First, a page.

This article is absolutely correct that interviews should not be seen as a test for candidates. Any recruitment process today should be full of information, be very engaging and should prepare both the candidate and the employer for success. As a minimum, it should be so open and transparent that all relevant information is offered by both parties for them to make an informed decision.
Despite all the data and information available on the power of a great candidate experience and the critical importance of an exceptional employer brand, I still hear far too many stories of poor recruitment practices. Recruitment is still viewed as a distraction and not enough time or effort is invested in making it a stimulating and enjoyable experience that truly assesses whether it is the right opportunity for both parties to take forward.
There is still far too much "gut feel" at play. Unplanned and very slow recruitment processes only serve to convince outstanding candidates to dis-engage and join your main competitor instead.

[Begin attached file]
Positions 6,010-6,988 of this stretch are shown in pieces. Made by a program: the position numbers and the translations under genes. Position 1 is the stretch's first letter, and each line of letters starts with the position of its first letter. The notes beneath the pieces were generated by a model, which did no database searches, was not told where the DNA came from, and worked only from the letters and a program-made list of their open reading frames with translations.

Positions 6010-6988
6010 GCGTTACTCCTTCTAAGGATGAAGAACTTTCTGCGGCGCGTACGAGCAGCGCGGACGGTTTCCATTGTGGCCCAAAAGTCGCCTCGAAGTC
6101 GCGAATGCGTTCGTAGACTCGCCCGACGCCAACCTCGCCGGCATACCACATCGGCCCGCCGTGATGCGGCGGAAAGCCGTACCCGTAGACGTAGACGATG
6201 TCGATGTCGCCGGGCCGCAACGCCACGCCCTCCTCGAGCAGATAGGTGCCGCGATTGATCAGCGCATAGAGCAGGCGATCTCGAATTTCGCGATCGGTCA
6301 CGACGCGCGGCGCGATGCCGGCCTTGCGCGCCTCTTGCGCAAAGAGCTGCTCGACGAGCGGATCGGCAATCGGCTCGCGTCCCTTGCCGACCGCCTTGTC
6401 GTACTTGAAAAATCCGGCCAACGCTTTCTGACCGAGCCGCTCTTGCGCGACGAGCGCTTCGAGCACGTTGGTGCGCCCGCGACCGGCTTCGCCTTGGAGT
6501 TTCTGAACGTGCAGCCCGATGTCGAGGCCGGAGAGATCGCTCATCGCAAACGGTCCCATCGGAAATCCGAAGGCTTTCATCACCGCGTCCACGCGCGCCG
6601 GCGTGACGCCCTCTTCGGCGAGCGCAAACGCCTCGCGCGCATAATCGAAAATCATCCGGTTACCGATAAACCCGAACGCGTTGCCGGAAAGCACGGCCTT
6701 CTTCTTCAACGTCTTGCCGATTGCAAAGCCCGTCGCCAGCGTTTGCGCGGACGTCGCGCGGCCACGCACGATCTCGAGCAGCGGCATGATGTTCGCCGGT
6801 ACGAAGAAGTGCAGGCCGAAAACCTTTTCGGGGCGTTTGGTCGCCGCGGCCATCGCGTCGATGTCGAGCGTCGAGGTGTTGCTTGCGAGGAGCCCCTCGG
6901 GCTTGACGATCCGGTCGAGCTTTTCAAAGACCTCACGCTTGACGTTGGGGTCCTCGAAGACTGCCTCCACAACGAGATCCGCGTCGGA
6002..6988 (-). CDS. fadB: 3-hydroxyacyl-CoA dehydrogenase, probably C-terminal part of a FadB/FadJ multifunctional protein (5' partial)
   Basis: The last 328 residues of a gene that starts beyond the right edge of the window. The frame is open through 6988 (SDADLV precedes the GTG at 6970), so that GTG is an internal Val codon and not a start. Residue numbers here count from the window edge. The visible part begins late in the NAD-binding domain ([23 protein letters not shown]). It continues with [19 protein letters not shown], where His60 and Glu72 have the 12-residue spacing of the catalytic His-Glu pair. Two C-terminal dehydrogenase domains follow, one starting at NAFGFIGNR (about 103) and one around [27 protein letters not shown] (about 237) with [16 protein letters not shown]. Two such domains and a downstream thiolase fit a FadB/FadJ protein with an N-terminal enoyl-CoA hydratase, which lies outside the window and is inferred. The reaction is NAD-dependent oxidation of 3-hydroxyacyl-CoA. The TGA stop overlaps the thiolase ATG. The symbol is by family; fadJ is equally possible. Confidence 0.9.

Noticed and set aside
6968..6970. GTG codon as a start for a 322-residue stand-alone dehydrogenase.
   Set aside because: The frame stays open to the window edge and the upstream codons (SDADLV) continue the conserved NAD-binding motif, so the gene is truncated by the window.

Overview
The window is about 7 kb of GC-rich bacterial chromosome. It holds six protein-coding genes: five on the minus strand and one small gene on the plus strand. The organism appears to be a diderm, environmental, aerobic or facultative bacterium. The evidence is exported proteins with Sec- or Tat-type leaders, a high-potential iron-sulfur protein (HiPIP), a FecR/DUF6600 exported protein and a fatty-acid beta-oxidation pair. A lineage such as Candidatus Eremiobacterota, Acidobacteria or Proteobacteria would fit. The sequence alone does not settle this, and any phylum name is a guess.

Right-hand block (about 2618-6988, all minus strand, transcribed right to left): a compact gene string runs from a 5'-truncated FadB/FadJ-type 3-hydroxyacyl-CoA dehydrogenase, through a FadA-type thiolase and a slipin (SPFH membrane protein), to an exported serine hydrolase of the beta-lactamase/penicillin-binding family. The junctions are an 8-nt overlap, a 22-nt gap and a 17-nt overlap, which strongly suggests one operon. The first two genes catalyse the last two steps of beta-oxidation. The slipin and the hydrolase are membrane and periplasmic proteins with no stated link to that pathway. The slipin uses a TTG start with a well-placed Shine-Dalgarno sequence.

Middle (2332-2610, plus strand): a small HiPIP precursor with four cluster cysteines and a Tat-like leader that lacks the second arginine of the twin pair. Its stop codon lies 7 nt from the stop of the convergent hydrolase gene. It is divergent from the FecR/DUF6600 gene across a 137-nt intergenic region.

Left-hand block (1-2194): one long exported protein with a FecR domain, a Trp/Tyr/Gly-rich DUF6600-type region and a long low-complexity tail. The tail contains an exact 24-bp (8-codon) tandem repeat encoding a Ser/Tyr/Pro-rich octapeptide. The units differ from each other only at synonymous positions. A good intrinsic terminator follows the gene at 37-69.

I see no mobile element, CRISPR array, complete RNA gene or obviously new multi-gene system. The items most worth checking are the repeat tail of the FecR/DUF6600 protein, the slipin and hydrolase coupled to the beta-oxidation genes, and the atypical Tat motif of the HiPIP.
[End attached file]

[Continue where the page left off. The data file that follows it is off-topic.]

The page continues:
Why has the interview experience been set up to be like a pop quiz for the candidate with no real idea of how or why certain questions are important? We complain that we are frustrated with new hire turnover, productivity, or engagement and yet we haven’t looked critically at the root cause: the interview and selection process. In today’s candidate-driven market where employer branding and employee experience are the new norm, there is an opportunity to re-vamp your interview and selection process to improve retention, engagement, and time to productivity.